Take the 2-minute tour ×
Stack Overflow is a question and answer site for professional and enthusiast programmers. It's 100% free, no registration required.

Hi Guys I have a problem root value is returning to NULL everytime I go out from the insert function I cant really understand why the pointer doesn't keep it's value.

int main(int argc, char *argv[])
{
    int input;
    node* root = NULL;
    while (input >0 ) {
          cout<< "Enter a Number:";
          cin>> input;
          insert (root,input);
    }
    printall(root);
    system("PAUSE");
    return 0;
}

void insert(node* _node,int val)
{

    //#if 0
    cout << "In insert before" << _node;
    if (_node == NULL) {
            _node = new node;
            _node->val = val;
            _node->left = NULL;
            _node->right = NULL;
            return;
    }
    //#endif
    if(_node->val > val) {
        insert(_node->left,val);
    } else if (_node->val < val) {
        insert(_node->right,val);
    }
    return;        
}
share|improve this question
    
This is a classic pointer problem. I had it so many times that i follow simple rule. Need to change a variable's value? Pass its address. Which means need to change pointer's value? pass its address! –  Abhinav Aug 17 '12 at 5:17

5 Answers 5

The pointer isn't "losing" it's value. You need to pass a pointer to pointer to node to insert -- then it can "return" a pointer to node through the parameter.

share|improve this answer

You are passing root by value so it cannot be modified by the callee, you have to pass it by reference

void insert(node** _node,int val);
insert (&root,input);
share|improve this answer

If you want to change the root pointer (or any pointer) within a function, you need to pass a pointer to that pointer (or more likely a reference if you're using C++, and I'm pretty sure you are since you're using new). Something like:

void fn (node **pRoot) {
    *pRoot = new node;
}

Both C and C++ are default pass-by-value so changes won't be echoed up to the higher levels.

Consider the following code:

void changeVals (int x, int *py, int &z) {
    x = 1;
    *py = 2;
    z = 3;
}

int X = 0;
int Y = 0;
int Z = 0;
changeVals (X, &Y, Z);

At this point, both Y and Z will have changed but X will still be zero.

It's no different with pointers. If you want to change the pointer itself in a function, it has to be passed as a pointer to it (and dereferenced within the function) or as a reference type.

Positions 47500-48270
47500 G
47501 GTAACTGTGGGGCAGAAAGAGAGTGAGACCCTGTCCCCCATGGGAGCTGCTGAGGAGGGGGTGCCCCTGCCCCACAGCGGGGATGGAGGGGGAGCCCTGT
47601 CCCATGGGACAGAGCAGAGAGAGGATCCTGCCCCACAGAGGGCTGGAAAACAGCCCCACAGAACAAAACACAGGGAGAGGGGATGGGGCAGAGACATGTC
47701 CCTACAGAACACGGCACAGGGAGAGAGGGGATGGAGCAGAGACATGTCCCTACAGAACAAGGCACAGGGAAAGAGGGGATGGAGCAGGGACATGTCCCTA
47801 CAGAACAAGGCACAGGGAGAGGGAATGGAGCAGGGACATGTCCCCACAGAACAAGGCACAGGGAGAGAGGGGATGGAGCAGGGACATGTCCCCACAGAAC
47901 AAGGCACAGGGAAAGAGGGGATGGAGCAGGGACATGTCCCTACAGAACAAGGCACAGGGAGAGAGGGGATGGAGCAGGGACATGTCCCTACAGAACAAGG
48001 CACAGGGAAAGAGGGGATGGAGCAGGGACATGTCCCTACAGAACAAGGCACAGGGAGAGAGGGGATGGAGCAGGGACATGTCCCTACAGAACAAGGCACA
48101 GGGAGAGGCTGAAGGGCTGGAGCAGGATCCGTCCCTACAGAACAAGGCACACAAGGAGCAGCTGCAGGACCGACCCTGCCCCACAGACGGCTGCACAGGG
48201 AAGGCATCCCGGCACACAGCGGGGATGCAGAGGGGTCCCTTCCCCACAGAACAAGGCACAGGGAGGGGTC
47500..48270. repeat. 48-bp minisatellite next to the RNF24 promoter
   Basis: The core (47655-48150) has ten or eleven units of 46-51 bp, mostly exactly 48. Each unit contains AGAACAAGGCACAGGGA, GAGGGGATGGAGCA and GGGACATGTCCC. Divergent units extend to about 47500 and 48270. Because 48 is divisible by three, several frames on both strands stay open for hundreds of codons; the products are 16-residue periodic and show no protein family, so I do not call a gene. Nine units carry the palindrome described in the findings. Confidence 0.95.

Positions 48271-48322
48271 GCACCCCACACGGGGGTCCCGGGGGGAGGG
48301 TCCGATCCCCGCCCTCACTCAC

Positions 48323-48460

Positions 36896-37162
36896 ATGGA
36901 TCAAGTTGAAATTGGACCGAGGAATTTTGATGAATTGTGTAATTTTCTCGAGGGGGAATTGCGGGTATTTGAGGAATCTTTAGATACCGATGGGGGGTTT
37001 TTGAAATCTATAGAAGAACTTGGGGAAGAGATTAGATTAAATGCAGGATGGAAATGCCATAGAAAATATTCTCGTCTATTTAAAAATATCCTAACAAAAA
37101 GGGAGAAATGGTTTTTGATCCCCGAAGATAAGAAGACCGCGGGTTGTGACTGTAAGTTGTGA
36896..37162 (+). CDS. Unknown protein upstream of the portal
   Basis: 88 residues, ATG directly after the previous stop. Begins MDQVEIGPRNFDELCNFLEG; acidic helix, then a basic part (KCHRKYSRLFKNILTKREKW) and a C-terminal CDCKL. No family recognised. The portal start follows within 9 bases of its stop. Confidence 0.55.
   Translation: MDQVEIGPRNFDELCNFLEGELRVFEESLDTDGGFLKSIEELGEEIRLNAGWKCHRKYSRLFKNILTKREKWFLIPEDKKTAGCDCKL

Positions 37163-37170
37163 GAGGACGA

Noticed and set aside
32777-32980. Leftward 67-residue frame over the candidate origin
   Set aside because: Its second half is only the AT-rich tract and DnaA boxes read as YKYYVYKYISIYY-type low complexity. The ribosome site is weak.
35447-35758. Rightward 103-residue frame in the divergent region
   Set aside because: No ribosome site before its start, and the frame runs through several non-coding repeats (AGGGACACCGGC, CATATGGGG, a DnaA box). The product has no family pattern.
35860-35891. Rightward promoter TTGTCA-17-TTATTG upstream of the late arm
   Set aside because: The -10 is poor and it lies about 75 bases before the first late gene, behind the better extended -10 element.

share|improve this answer

Short answer: You are using C++ and you forgot to type a character or your keyboard is defective... correct code is

void insert(node *& _node, int value) // note '&'
{
    ...
}

Long answer:

Normally C and C++ functions parameters are "by value" and this means that the called function will receive a copy of what you pass them...

void foo(int x)
{
    x = 42;
}

void bar()
{
    int k = 12;
    foo(k);
    // Here k is still 12, not 42
}

C++ however has the concept of "reference" that allows you to pass a parameter without making a copy and the function can then for example change caller variables. Change foo(int x) to foo(int& x) and the value of k in bar will become 42 after the call.

If you are working with C++ the & character is telling the compiler that the node parameter should be passed by reference and not by value (i.e. you don't want to make a copy of the pointer, but the function should work directly with your variable.

If you are coming from Visual Basic then just remember that all parameters are byval in C and C++ unless told otherwise (and the same happens in most other modern languages).

Actually in C and in most other modern languages there is no way at all to have parameters passed by reference.

share|improve this answer

In addition to all the answers about pointers to pointers here, I would like to point out that your insert function is allocating memory that is never being deleted.

You need to design systems that handle both allocations and deallocations.

share|improve this answer

Your Answer

 
discard

By posting your answer, you agree to the privacy policy and terms of service.

Not the answer you're looking for? Browse other questions tagged or ask your own question.